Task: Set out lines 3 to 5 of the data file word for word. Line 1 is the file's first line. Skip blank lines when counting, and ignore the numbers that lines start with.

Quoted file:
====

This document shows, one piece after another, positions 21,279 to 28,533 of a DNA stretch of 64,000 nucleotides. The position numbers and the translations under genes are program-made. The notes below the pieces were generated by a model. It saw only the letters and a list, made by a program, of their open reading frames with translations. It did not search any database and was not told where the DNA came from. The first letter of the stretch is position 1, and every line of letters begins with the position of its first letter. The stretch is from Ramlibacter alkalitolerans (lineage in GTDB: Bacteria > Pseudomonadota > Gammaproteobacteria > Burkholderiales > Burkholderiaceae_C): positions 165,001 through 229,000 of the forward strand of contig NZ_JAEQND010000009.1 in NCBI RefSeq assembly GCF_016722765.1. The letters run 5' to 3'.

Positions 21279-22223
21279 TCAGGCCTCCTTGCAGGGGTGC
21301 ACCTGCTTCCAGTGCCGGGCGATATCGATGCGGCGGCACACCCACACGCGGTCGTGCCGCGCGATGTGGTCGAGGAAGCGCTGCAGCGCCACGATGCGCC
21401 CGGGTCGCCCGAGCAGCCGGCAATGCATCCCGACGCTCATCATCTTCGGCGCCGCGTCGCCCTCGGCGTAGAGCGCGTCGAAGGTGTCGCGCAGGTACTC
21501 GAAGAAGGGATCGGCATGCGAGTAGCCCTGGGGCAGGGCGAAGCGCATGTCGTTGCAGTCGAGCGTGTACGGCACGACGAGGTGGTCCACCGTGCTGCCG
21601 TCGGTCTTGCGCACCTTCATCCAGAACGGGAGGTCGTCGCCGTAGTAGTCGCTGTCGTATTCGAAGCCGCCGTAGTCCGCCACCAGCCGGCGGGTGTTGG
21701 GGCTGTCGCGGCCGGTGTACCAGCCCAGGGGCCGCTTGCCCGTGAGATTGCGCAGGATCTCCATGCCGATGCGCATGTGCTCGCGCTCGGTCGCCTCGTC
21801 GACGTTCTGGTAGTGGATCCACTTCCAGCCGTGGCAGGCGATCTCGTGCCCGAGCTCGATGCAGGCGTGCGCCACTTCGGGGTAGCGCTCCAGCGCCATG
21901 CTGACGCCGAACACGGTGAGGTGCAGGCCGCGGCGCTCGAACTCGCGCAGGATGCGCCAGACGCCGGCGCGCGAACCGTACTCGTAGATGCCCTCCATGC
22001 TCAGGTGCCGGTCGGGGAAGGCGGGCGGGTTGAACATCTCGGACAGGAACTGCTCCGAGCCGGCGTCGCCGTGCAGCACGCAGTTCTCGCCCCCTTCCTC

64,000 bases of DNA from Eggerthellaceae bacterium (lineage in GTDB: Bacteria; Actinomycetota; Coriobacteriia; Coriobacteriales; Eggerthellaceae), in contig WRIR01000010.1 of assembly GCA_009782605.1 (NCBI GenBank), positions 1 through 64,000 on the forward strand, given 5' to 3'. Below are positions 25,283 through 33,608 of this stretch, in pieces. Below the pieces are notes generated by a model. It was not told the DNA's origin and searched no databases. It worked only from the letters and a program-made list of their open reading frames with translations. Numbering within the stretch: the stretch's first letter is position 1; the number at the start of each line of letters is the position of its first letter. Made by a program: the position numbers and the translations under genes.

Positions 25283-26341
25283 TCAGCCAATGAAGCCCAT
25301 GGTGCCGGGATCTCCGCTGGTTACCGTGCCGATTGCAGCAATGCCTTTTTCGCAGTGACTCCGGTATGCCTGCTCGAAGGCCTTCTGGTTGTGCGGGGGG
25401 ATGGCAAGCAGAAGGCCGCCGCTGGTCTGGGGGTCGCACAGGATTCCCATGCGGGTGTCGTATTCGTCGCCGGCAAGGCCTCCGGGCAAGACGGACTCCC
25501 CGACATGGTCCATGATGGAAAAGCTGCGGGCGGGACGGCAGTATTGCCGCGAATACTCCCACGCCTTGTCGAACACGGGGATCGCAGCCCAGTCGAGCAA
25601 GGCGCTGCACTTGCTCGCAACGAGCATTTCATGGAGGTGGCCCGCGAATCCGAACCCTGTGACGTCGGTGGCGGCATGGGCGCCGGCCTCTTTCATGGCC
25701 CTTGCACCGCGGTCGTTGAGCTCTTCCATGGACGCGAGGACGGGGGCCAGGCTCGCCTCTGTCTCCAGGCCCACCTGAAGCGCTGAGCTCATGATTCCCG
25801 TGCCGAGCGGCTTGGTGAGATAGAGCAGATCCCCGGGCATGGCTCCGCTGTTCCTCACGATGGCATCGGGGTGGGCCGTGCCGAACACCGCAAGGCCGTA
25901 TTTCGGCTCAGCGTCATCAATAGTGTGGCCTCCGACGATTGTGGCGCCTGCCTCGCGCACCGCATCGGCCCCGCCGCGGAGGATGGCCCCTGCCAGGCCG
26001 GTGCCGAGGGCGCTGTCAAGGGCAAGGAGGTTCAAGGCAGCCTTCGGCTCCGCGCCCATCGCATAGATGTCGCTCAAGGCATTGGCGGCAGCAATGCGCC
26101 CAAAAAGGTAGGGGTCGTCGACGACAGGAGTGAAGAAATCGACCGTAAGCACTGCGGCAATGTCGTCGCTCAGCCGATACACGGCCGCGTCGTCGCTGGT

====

21279 TCAGGCCTCCTTGCAGGGGTGC
21301 ACCTGCTTCCAGTGCCGGGCGATATCGATGCGGCGGCACACCCACACGCGGTCGTGCCGCGCGATGTGGTCGAGGAAGCGCTGCAGCGCCACGATGCGCC
21401 CGGGTCGCCCGAGCAGCCGGCAATGCATCCCGACGCTCATCATCTTCGGCGCCGCGTCGCCCTCGGCGTAGAGCGCGTCGAAGGTGTCGCGCAGGTACTC